Brian Elledge/Staff photographer

Urban farm sprouts on unused DART property beside South Dallas station

by Sriya Reddy | December 15, 2019

A vacant plot next to a DART station could become an oasis for the Frazier neighborhood in South Dallas’ food desert.

Seven organizations and nonprofits have teamed up to create urban farms in vacant lots owned by Dallas Area Rapid Transit, starting with a pilot program next to Hatcher Station.

“We call ourselves community builders,” said Dorothy Hopkins, CEO of Frazier Revitalization Inc. “We’re really trying to make Frazier a better place to live and trying to help the residents who live here be stronger and understand that their combined forces have the ability to create change.”

At first glance, the 16,000-square-foot plot looks almost empty. Look one way, and there are 18 wooden boxes with seedlings planted inside next to a wire fence that separates the land from train tracks. The other end of the property is bare except for a giant tarp that’s being used to kill off grass, depriving it of sunlight rather than using chemicals.

Hopkins said Frazier is one of the most marginalized communities in Dallas, with low employment and high poverty. It is Frazier Revitalization’s mission to change that, with help from the urban farm and other projects.

Across the street from the station is another of Frazier Revitalization’s initiatives, the Parkland Hatcher Station Health Center. In 2017, DART executive Michael Miles saw a pop-up market hosted by the health center and had an idea for the vacant plot.

“It occurred to him that we can create a community garden or community farm spot and use the land in a better way to help the community,” Doric Earle with Frazier Revitalization said. “Long story short, DART applied to the North [Central] Texas Council of Governments and got a grant for $29,000 to support several organizations working together to create this Hatcher Station training farm and community garden.”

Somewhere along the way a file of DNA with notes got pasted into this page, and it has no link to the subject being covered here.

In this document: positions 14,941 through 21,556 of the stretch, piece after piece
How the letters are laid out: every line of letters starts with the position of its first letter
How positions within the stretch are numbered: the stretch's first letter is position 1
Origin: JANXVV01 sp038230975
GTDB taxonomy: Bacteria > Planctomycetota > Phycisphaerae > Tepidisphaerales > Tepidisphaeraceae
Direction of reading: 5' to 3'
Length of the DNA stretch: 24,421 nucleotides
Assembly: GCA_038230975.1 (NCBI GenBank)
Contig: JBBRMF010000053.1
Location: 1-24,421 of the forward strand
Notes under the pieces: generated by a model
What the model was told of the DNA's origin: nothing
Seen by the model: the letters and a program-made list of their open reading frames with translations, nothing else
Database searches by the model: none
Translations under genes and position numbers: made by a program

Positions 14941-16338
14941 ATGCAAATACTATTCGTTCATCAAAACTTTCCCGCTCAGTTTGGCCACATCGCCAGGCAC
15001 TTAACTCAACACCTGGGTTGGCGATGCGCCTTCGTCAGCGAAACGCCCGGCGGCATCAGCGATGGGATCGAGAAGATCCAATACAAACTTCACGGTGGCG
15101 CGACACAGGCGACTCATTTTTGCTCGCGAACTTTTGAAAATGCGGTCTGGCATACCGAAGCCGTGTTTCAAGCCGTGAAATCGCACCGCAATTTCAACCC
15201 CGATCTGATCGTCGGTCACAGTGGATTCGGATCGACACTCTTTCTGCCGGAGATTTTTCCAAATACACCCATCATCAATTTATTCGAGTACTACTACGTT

Families in the neighborhood will be able to adopt boxes in the garden and learn about growing and selling their own fresh produce.

Such urban farms can help subsidize income, Restorative Farms manager Tyrone Day said “Not everyone can buy a pack of greens for $2 or $3,” he said. “But seeds are just 60 cents.”

By adopting a wooden box to grow produce, Day said, families can grow food that works for their household while also improving options in a food desert where nutritious fare is scarce.

“African Americans eat different from Europeans and other ethnicities,” Day said. “There is a dynamic and unique culture in gardening.”

The Hatcher Station farm will have a washing center, an office and a 40-foot-long hydroponic container, a farming method that uses a fraction of the water by submerging a plant’s roots in nutrients.

Big Tex Urban Farms, a State Fair of Texas initiative that is contributing to the efforts at Hatcher Station, started using hydroponics in 2017 and began to focus on that method more this year, said Jason Hays, vice president of brand experience for the State Fair. He believes the Hatcher farm can lead to even bigger things in South Dallas.

“It’s a really ambitious, interesting, innovative, unique project that is happening right here,” Hays said.

DART owns about 200 more unused lots around the area. If the Hatcher Station pilot is successful, the initiative could bloom throughout Dallas.

This article was originally published by The Dallas Morning News and FWD>DFW had no influence on the content created.

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